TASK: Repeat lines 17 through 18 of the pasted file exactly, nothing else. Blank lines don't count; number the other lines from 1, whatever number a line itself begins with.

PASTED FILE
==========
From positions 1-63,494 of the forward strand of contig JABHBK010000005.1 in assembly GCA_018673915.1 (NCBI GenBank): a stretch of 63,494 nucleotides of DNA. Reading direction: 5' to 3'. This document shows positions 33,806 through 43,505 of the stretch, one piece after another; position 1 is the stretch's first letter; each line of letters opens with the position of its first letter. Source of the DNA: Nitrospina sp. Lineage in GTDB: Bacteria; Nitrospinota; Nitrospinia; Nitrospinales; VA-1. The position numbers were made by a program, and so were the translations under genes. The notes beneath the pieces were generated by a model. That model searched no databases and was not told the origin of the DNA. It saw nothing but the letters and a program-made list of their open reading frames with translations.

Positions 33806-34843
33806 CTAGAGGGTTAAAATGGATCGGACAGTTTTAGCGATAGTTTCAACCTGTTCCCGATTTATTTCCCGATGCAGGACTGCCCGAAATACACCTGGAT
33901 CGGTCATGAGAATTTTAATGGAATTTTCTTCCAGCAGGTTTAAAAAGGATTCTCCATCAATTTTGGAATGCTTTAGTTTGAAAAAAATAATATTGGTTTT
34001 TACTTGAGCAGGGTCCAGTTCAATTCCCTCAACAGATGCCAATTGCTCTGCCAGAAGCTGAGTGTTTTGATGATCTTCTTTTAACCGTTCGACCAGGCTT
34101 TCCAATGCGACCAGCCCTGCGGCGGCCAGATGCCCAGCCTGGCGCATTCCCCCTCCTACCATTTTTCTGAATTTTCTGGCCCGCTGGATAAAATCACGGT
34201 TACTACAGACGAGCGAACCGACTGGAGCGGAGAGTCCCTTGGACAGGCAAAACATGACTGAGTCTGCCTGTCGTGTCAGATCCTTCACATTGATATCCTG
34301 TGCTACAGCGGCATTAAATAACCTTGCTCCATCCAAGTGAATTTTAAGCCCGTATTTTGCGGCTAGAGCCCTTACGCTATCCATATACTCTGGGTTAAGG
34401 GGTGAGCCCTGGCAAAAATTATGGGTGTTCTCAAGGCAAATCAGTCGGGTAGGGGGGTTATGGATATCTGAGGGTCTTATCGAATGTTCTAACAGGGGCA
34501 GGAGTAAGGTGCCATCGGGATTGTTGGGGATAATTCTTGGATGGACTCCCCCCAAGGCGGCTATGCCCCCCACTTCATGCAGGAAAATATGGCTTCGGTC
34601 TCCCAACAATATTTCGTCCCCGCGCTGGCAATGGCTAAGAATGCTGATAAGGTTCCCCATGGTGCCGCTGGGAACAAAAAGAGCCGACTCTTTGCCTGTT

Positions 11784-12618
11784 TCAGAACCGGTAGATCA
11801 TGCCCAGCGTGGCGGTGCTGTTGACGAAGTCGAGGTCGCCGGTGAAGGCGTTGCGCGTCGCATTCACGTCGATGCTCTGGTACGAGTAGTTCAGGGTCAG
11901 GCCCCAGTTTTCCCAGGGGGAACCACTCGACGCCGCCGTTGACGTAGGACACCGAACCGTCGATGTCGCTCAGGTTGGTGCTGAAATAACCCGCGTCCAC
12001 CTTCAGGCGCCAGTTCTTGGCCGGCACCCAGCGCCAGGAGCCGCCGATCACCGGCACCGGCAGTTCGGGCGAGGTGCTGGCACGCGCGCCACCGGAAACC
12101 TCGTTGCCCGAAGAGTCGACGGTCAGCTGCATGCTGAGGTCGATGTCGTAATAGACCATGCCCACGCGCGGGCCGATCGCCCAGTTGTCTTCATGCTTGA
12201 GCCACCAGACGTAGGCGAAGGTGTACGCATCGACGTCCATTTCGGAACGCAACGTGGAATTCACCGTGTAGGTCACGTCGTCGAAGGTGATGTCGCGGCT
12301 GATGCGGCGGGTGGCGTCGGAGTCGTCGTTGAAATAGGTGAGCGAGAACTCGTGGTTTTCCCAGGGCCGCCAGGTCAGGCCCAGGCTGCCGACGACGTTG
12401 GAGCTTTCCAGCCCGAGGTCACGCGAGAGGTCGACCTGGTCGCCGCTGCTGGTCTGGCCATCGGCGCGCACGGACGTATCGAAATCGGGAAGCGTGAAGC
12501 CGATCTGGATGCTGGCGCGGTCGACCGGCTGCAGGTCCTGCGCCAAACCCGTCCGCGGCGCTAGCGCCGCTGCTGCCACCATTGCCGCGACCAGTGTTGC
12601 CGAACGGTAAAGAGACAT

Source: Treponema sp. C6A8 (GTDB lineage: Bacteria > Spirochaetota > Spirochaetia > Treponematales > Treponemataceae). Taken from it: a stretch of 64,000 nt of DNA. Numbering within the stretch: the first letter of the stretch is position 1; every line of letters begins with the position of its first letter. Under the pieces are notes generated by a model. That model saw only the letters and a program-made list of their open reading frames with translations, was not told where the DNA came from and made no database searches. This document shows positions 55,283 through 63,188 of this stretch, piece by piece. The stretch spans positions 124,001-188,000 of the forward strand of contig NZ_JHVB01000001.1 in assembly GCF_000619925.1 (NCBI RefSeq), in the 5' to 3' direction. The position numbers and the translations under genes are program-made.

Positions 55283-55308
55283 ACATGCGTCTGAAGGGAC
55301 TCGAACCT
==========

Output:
12101 TCGTTGCCCGAAGAGTCGACGGTCAGCTGCATGCTGAGGTCGATGTCGTAATAGACCATGCCCACGCGCGGGCCGATCGCCCAGTTGTCTTCATGCTTGA
12201 GCCACCAGACGTAGGCGAAGGTGTACGCATCGACGTCCATTTCGGAACGCAACGTGGAATTCACCGTGTAGGTCACGTCGTCGAAGGTGATGTCGCGGCT